Rather organically, soap operatics and preachy talk about equality take over the plot, but not in an unpleasant way; movies like Diamond Head were as much mini-vacations and armchair travel for Americans, and here you can virtually see the late-'50s audience bellying up, in their cat glasses and black shoes, basking in a tropical-yet-all-American paradise where men are men, women have real sex with Asiatic hunks, and there's a stocked bar table in every room - even the horse stable. A hit in 1963 - right behind The Great Escape and a few slots ahead of the year's other Chuck-Heston-confronted-with-rebellious-Asians epic, Nicholas Ray's 55 Days at Peking - Diamond Head may have been forgotten today if it weren't for Heston, whose disarming and Homeric existence was a force, even before he opens his mouth, with which we may not yet have come to grips.
By Michael Atkinson
Guy Green (1913-2005)
He was born on November 5, 1913 in Somerset, England. Long fascinated by cinema, he became a film projectionist while still in his teens, and was a clapper boy by age 20. He bacame a camera operator during World War II in such fine war dramas as One of Our Aircraft Is Missing; In Which We Serve (both 1942) and This Happy Breed (1944). His big break came as a director of photography came for Carol Reed's The Way Ahead (1944). He was eventually chosen by David Lean to photograph Great Expectations (1946), and his moody, corrosive look at Dickensian London deservedly earned an Academy Award. His work as a cinematographer for the next few years were justly celebrated. Film after film: Blanche Fury (1947), Oliver Twist (1948), The Passionate Friends (1949), Captain Horatio Hornblower R.N. (1951), The Beggar's Opera (1953), I Am a Camera (1955), all highlighted his gift for cloud-soaked period pieces with sweeping vistas of broad landscapes.
He made his directorial debut in a modest crime drama, River Beat (1954). Some minor titles followed: Portrait of Alison (1955); House of Secrets (1956); the ingenious mystery thriller The Snorkel (1958); the controversial child molestation drama The Mark (1961) starring Stuart Whitman in an Oscar® nominated performance; and his breakthrough picture, The Angry Silence (1960) which starred Richard Attenborough as an outcast who tries to battle labor union corruption. This film earned Green a BAFTA (a British Oscar equivilant) nomination for Best Director and opened the door for him to Hollywood.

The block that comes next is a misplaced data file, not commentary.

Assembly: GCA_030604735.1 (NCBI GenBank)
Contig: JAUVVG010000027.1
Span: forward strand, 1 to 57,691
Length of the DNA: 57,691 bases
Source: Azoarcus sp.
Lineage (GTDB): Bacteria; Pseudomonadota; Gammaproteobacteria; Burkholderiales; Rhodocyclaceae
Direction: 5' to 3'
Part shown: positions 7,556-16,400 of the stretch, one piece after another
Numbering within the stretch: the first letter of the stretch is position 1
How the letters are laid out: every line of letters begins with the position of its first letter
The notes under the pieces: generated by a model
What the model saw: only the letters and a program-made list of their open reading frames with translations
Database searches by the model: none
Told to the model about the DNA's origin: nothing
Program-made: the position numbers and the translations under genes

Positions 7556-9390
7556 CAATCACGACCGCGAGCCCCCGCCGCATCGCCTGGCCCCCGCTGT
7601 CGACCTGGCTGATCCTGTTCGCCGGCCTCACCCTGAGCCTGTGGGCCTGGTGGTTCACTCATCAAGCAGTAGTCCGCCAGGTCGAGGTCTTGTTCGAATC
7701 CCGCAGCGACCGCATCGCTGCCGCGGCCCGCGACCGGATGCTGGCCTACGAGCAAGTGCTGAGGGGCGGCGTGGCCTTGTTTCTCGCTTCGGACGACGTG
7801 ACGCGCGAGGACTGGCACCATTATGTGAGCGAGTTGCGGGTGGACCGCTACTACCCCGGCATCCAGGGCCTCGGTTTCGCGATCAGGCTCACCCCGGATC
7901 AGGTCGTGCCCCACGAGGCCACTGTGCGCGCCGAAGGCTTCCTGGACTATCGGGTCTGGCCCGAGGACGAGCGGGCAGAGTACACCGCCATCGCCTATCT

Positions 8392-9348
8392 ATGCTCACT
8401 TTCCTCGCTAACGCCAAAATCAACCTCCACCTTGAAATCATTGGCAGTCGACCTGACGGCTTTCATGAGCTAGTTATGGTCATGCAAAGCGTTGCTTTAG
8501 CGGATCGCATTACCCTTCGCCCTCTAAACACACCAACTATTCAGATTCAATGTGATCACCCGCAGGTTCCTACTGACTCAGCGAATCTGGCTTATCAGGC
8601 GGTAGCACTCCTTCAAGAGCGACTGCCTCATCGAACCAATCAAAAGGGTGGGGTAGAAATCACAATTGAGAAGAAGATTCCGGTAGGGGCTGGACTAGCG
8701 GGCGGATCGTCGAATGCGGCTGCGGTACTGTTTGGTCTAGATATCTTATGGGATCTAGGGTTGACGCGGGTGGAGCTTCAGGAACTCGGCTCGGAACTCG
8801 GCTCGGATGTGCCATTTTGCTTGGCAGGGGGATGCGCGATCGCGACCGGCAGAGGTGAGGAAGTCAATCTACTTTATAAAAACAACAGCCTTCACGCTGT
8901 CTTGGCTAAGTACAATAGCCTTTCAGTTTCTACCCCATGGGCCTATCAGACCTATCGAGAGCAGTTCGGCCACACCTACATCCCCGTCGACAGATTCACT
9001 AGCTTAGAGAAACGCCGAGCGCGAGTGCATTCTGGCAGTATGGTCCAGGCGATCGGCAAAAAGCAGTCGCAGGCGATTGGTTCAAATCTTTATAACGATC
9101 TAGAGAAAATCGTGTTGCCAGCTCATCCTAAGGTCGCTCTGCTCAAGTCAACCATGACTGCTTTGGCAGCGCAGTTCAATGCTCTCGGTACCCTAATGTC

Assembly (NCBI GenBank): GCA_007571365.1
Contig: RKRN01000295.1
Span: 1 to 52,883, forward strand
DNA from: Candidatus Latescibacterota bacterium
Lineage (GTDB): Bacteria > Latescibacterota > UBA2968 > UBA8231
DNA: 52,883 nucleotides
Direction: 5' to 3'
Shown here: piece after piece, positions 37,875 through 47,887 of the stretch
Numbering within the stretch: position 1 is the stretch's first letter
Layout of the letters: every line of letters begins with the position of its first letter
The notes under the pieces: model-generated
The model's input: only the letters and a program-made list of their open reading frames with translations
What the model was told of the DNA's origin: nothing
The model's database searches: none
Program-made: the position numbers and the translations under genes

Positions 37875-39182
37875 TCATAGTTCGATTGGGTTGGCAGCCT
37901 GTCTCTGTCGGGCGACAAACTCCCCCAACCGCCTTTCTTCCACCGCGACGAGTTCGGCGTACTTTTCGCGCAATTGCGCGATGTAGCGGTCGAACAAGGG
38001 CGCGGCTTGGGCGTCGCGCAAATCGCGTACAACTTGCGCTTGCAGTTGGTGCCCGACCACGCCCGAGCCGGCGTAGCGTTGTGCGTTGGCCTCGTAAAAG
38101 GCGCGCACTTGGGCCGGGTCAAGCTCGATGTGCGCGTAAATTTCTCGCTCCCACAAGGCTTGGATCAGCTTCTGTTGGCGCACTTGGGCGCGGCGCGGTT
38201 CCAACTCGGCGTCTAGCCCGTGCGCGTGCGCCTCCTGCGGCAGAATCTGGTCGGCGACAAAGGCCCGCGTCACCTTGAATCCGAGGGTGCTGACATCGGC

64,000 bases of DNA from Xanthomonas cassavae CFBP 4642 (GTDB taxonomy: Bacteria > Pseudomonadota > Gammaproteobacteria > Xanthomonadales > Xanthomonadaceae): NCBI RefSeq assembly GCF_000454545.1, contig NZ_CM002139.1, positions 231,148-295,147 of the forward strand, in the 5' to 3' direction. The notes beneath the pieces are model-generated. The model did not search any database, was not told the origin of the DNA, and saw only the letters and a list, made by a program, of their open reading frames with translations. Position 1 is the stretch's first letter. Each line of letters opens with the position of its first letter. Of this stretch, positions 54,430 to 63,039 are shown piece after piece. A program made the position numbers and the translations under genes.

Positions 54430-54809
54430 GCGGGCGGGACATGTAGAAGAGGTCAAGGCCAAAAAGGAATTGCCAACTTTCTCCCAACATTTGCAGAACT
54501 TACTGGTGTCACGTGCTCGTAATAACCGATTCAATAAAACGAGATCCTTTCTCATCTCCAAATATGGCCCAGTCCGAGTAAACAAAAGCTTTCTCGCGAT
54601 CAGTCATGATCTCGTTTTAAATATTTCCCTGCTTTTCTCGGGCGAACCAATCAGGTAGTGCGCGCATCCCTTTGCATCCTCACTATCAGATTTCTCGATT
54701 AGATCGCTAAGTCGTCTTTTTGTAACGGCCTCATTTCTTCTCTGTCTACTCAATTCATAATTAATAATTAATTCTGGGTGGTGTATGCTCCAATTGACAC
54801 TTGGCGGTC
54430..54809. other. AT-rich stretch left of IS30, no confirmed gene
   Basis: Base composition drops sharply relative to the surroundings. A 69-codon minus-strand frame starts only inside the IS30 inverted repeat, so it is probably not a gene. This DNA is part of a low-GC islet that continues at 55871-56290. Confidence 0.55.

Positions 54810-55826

Once there, he proceeded to make some pleasant domestic dramas: Light in the Piazza (1962), and Diamond Head (1963), before moving onto what many critics consider his finest work: A Patch of Blue (1965). The film, based on Elizabeth Kata's novel about the interracial love between a blind girl (Elizabeth Hartman) and a black man (Sidney Poitier) despite the protests of her bigoted mother (Shelley Winters), was a critical and commercial hit, and it earned Green a Golden Globe nomination for Best Director.
Strangely, Green would never enjoy a critical success equal to A Patch of Blue again. Despite his talent for sensitive material and handling of actors, Green's next two films: a forgettable Hayley Mills vehicle Pretty Polly (1967); and The Magus simply didn't attract the moviegoers or the film reviewers. He redeemed himself slightly with the mature Anthony Quinn-Ingrid Bergman love story Walk in the Spring Rain (1970); and the historical drama Luther (1973), before he stooped to lurid dreck with Jacqueline Susan's Once Is Not Enough (1975).
Eventually, Green would find solace directing a series of television movies, the best of which was an adaptation of the Arthur Hailey (of Airport fame) novel Strong Medicine (1986) starring Sam Neill and Annette O’Toole. Green is survived by his wife Josephine.
by Michael T. Toole
Guy Green (1913-2005)
Location scenes filmed in Hawaii. Richard Loo's participation is unconfirmed.
Released in United States Winter January 1, 1962
Released in United States Winter January 1, 1962